A Call to Action
By: Emelia Lartey ’14
(Alumni Board Diversity and Inclusion, Marist College)
In our ever changing and complex world, it is vital that we defend truth and call out injustices in solidarity with our communities and families. As a member of the Marist College alumni board for Diversity and inclusion, I deemed it necessary to address the current state of our country for many diverse groups. In the age of the pandemic and police brutality, it’s more important than ever that we continue to champion and rally behind leaders who push and fight for a world more peaceful and just. In a world filled with conflict, uncertainty and strife, it is our shared values and commitment to fostering spaces of inclusion that allows us to stand up against the beasts of racism and prejudice.
In the words of Dr Martin Luther King Jr, “Injustice anywhere is a threat to justice everywhere.” We are living in trying times and it’s important that we acknowledge and empower our communities of color. Throughout American history, African Americans have been subjected to grave injustices and structural violence. We can never be silent in the face of injustice. For such silence only serves to perpetuate the systems of inequality and injustice. Indeed, the great poet Maya Angelou once said, ”History despite its wrenching pain cannot be unlived, but if faced with courage, need not be lived again” These words ring true in our ever-changing world. We must have the courage to speak out and speak up in order to change our societies for the better.
This year would have marked the 8th anniversary of Mon Afrique, a celebration on campus that was a direct response to a campaign that tried to undermine and paint the African continent with one broad stroke. This formal gala presented by the Marist Blackout for African Awareness committee features African music, authentic African cuisine and speakers all aimed at celebrating Africa and understanding of the continent. As a freshman, fed up with arguing and trying to get people to understand the value of honoring the layered complexities of people’s stories, I walked up to Greystone after track practice and asked to speak to the president. During my meeting with the president, I expressed my experiences as a Ghanaian international student on campus and suggested strategies that could be implemented to further bring awareness about the lives of people from diverse backgrounds. At the time, it seemed like a huge undertaking, but with our collective effort and open hearts we were able to launch Mon Afrique boasting guests from the Asante royal families and speakers like Sangu Delle, a Harvard Law graduate and renowned entrepreneur named one of Forbes’ promising Entrepreneurs in Africa.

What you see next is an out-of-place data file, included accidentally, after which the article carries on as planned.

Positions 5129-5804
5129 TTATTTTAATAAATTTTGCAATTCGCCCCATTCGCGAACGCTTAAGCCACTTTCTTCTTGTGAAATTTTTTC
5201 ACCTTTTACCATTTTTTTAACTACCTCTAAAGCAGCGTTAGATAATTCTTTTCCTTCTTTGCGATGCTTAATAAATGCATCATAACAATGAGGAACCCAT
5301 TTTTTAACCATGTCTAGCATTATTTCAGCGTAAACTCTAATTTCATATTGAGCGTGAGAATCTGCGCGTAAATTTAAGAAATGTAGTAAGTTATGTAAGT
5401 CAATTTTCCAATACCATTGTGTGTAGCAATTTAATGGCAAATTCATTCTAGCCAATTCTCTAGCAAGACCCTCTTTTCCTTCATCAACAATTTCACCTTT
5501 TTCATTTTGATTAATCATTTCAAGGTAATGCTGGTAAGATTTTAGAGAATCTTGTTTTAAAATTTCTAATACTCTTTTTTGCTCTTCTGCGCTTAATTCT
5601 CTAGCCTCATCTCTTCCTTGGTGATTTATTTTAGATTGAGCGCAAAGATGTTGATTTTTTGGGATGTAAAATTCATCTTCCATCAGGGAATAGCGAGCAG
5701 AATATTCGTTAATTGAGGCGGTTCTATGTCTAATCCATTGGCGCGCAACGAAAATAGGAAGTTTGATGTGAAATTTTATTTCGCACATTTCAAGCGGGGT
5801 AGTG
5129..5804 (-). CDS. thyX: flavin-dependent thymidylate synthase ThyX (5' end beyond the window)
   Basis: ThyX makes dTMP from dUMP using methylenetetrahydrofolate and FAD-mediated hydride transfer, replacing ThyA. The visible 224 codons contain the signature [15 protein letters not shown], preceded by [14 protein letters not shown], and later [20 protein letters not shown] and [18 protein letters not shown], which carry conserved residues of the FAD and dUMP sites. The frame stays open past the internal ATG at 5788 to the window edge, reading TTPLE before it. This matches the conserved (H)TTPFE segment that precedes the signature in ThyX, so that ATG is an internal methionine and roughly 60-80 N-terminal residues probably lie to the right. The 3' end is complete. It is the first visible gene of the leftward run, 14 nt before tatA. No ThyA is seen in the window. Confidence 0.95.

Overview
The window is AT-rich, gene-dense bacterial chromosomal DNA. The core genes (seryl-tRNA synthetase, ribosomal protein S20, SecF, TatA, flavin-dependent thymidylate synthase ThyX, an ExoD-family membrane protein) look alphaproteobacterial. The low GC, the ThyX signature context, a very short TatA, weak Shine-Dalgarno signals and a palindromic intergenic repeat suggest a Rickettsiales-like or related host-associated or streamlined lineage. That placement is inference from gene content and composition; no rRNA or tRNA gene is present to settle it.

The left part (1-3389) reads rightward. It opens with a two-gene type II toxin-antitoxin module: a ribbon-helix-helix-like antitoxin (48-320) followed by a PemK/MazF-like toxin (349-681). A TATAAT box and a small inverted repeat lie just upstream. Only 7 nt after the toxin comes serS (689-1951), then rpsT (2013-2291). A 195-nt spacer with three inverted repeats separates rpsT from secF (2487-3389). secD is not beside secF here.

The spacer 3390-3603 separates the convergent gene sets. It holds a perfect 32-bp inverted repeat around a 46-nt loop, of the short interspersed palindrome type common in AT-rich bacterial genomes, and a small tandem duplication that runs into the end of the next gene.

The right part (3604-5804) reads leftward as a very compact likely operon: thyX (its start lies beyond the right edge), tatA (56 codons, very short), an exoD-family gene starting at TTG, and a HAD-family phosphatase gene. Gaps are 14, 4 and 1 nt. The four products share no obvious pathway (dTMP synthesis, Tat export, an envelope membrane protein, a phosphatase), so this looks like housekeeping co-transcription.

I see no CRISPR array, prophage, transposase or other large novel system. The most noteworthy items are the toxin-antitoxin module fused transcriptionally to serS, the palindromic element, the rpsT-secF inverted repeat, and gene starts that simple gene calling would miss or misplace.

As we all know, on May 25, George Floyd, an African American man, died in Minneapolis whilst handcuffed and lying face down on a city street during an arrest at the hands of a white officer, Derek Chauvin. The time, 8 minutes and 46 seconds was the amount of time it took to rob a family and community of a father and a husband. His death was tragic and avoidable and a symptom of a society that accords little value to black lives. As a Marist College alum and a Ghanaian woman and most importantly a mother, I hope my words bring comfort to those who are healing. I feel the pain of our brothers and sisters who for far too long fight daily for the basic right to live and be seen and be heard.
In order to bring change, we must start in our own community. Earlier this morning, I read tweets from a Marist college student who used profane and derogatory words. We cannot and will not allow the actions of few to taint the progress that we are making daily as an institution. Marist is not perfect, but we will never ever tolerate bigotry and racism. It’s imperative that we champion and give power to the voices of our student groups making real change and standing for truth. I stand with all minority groups, but most importantly the Marist Black Student Union in condemning all hate speech. To paraphrase the words of the great Pan Africanist and Ghanaian President Dr. Kwame Nkrumah, the forces that unite us are intrinsic and greater than the superimposed forces that keep us apart. We are the ones for whom we’ve been waiting for. Let’s get to work.